– Turn your hips so they are perpendicular to the wall/pole.
– Place one hand on the wall/pole for stabilization, and swing your free leg forward and backwards 10 times. Try and maintain an upright position when performing these swings.
Exercise 8 – Strides
The final exercise is strides, where you perform 6 x 100m strides to recruit fast twitch muscle fibers and increase blood flow to your muscles overall
– Begin in a neutral standing position.
– Slowly begin jogging at your normal pace, increasing your stride length until you have built up to 70-80% of your max speed. Maintain that 70-80% pace for the remainder of the 100 meters.
By following these dynamic warmup suggestions, you will notice a difference in your performance on your next long run, and should be able to improve your run distance, run time, and avoid injuries that stop you from exercise.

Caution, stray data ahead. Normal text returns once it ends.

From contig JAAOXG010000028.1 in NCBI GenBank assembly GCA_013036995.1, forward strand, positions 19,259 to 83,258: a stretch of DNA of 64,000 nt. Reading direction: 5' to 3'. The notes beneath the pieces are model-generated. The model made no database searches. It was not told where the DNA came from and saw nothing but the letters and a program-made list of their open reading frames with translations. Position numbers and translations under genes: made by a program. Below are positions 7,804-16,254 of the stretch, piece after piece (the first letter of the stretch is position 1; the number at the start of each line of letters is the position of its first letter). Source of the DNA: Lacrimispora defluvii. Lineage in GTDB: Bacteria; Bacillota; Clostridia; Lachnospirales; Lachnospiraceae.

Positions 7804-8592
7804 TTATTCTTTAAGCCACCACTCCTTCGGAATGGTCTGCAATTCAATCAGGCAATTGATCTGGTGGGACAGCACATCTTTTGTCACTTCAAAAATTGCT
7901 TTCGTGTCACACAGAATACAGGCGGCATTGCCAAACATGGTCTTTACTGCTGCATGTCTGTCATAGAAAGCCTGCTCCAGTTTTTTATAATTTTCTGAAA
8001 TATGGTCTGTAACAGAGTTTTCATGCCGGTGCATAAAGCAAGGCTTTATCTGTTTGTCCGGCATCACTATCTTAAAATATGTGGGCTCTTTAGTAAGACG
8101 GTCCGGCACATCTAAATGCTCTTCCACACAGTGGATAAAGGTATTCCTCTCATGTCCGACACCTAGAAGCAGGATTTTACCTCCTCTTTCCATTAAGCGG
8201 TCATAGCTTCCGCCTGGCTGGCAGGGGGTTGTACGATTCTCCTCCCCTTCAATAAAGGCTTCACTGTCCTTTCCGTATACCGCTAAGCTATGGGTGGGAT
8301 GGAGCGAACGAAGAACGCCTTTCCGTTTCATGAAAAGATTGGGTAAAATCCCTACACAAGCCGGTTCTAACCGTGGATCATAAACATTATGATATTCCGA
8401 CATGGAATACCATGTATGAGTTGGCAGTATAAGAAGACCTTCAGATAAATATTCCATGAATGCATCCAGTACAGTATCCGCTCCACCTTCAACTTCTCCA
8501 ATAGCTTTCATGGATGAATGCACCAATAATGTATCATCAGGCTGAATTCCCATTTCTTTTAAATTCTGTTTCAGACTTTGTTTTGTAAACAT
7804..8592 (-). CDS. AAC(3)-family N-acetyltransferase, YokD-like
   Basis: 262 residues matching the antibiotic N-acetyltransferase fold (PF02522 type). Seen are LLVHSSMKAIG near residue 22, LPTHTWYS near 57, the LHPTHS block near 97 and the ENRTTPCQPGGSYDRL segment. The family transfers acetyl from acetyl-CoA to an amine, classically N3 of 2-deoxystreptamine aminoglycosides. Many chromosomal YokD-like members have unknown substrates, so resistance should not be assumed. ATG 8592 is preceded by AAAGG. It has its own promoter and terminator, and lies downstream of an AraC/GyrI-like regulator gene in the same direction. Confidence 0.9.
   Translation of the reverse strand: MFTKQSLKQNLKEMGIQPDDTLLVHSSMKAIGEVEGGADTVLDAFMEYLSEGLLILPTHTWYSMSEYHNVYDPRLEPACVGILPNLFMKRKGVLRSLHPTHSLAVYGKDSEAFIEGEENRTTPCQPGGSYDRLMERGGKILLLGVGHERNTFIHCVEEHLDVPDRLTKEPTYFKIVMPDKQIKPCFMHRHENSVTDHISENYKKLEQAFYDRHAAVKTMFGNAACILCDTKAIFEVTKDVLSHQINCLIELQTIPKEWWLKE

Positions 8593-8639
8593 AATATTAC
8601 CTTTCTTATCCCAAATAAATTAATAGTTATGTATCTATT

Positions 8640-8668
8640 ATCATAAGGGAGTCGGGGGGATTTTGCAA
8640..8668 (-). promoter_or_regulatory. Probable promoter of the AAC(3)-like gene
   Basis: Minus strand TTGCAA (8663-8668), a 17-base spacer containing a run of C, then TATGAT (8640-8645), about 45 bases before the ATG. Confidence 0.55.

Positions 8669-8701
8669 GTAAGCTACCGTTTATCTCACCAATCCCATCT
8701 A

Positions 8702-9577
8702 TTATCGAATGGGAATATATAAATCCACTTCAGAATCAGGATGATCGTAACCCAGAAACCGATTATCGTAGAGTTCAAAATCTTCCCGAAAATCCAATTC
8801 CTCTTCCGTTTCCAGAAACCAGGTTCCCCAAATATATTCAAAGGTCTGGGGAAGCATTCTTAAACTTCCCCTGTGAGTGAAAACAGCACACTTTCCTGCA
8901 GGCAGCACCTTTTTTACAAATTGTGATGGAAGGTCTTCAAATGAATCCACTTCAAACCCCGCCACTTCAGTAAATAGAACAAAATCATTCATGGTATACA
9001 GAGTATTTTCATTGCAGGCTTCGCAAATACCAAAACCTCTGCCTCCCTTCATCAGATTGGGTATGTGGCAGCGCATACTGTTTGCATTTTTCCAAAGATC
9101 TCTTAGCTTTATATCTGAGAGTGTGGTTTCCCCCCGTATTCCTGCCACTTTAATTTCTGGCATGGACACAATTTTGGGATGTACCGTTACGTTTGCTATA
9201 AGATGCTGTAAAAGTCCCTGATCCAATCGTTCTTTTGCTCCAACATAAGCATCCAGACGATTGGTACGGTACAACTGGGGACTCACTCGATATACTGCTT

How Long Should I Warm Up Before Running?
The length of your warm up will depend on how long the run is going to be, how challenging the run will be, your injury history, and your existing fitness level.
However, if you aren’t sure, aim to spend 10-15 minutes doing your warm up before running.
How Can I Improve My Running Performance?
If you’re struggling to get faster, run longer, or feel like you’re constantly managing niggling injuries, our team is here to help you.
Right now, you can arrange one of our Free Peak Performance Assessments where you can speak to a member of our team 1-1, and learn about the most effective ways you can improve your sports performance without getting injured.
As there is extremely high demand at Prep Performance Centre in Chicago, we have to limit these, so call us on (773) 609-1847 or click the link below to avoid disappointment!
More Free Resources To Improve Your Runs
Read Our Blog – 6 Tips To Improve Sports Performance This Spring
Read Our Blog – How To Prevent Knee Pain When Running